Volkswagen is run very differently than every other automaker. Actually, its corporate structure looks more like General Motors did from 1920 to 1970. In other words, VW now looks like the GM that was once the largest and most profitable corporation in the world.
VW is not in any danger of having other automakers copying its corporate structure. Most are unaware of VW's modus operandi, and besides, by traditional business school metrics, VW looks like a productivity basket case.
Any efficiency expert would tell you that VW is too vertically integrated, has too much overlap and duplication, and has way too many brands. VW, meanwhile, keeps growing bigger, stronger and more profitable.
The give-away that Volkswagen Group is run differently from every other car company lies with the fact that it employs a staggering 549,300 people globally. Fortune magazine lists it as the eighth largest employer in the world, behind giants such as Walmart and the Chinese post office. VW has almost as many full-time employees as General Motors (213,000), Ford (164,000) and Fiat-Chrysler (197,000) put together. While those three behemoths collectively built 19 million vehicles last year, VW "only" built 8.5 million.
Efficiency experts will tell you that on an employee-per-vehicle basis, Volkswagen looks hopelessly inefficient. Financial analysts will tell you that the company woefully trails its competitors on a revenue-per-employee basis. But VW will tell you that it makes more money than any other automaker – by far.
While VW's stated goal is to become the world's largest car company by 2018, it's already there if you measure it by revenue and profits. Its revenue of $200 billion is greater than every other OEM. Last year's operating profit of $14 billion is the kind of performance you expect from Big Oil companies, not automakers.
How can this be possible? How can VW look so uncompetitive from a productivity standpoint, yet out-earn all of its competitors?
Last year's operating profit of $14 billion is the kind of performance you expect from Big Oil companies, not automakers.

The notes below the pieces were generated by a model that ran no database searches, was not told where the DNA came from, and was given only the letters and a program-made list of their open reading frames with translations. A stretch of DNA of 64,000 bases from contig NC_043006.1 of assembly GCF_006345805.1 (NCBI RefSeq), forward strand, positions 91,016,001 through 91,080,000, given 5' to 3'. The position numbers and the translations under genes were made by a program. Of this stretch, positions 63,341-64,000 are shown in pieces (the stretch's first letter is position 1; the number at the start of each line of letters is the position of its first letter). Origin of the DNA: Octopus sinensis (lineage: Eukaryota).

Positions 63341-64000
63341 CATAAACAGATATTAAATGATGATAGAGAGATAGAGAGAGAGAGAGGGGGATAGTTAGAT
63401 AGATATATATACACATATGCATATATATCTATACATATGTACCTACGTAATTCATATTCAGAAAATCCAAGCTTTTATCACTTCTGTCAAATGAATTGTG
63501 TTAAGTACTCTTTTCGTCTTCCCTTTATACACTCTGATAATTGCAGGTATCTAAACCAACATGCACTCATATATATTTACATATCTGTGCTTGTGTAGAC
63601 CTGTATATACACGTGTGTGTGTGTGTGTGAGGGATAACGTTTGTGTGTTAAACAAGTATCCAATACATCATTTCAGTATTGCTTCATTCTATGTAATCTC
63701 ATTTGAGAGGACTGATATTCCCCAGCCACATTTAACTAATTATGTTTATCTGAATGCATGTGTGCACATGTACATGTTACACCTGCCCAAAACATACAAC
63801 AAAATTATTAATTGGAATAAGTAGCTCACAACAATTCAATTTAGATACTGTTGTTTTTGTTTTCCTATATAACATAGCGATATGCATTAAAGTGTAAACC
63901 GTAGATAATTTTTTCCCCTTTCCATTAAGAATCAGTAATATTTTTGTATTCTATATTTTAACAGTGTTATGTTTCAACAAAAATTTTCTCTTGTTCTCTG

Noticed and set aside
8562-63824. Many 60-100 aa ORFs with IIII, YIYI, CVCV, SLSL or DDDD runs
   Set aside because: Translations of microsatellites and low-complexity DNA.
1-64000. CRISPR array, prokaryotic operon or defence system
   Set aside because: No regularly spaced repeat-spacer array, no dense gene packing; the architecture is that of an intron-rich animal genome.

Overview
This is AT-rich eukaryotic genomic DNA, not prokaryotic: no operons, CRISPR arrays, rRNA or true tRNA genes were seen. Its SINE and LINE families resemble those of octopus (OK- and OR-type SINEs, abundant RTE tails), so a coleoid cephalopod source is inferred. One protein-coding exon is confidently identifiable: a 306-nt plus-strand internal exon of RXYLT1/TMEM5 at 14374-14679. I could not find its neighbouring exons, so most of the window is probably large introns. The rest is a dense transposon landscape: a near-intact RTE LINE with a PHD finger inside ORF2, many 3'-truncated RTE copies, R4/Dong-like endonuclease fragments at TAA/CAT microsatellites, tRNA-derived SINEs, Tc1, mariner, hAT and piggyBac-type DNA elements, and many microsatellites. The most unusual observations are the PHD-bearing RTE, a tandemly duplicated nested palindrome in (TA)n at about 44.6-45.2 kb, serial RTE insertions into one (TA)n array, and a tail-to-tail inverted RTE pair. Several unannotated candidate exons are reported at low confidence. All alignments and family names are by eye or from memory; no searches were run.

Ah, that's the magic of VW's corporate structure. While business schools teach future MBAs that centralized operations can cut cost by eliminating overlapping work and duplication, VW maintains strongly decentralized operations with lots of overlap. While business schools preach the benefits of outsourcing to cut cost, VW is very vertically integrated.
Anytime a car company buys a component from a supplier, that supplier has to charge a profit. If an automaker can make those components in-house, it gets to keep that profit. VW is building a lot of components in-house.
If an automaker truly wants to dominate the market, it has to accept a certain amount of overlap and duplication. It just goes with the territory. To dominate you need multiple brands, and VW has more than anyone else, which admittedly overlap at the edges. But to VW they are more than just brands.
To dominate you need multiple brands, and VW has more than anyone else.
All of VW's brands (VW, Audi, Seat, Skoda, Bentley, Lamborghini, Ducati, Porsche, Bugatti, MAN, Scania, and VW Commercial) are treated as stand-alone companies. They have their own boards of directors, their own profit & loss statements, and their own annual reports. They even have their own separate design, engineering and manufacturing facilities. Yes, they do share some platforms and powertrains and purchasing, but other than that they're on their own.
Back when GM was great, it too was a holding company that owned nine stand-alone car companies (Chevrolet, Pontiac, Buick, Cadillac, Oldsmobile, GMC, Opel, Vauxhall, Holden). In the 1960s GM had over 700,000 employees, was very vertically integrated, and was the most profitable corporation in the world.
Back when GM was great, it too was a holding company that owned nine stand-alone car companies.
GM's vaunted president and chairman, Alfred Sloan, who led the company from 1923 to 1956, always fought against centralized operations. He kept GM very decentralized until the day he retired. Then the MBAs got ahold of it. In the 1960s they started implementing "efficiencies" and "synergies" and it's been downhill ever since. Their top-down, command-and-control system of management simply choked the company. It still does.
Meanwhile, VW is operating right out of the Sloan handbook. And its corporate structure gives it an enormous competitive advantage. No matter how much VW's competitors try to rationalize, cut cost, outsource, or partner up with one another, they're never going to overcome VW's advantage. I wonder how many of VW's competitors are even aware of what they're up against.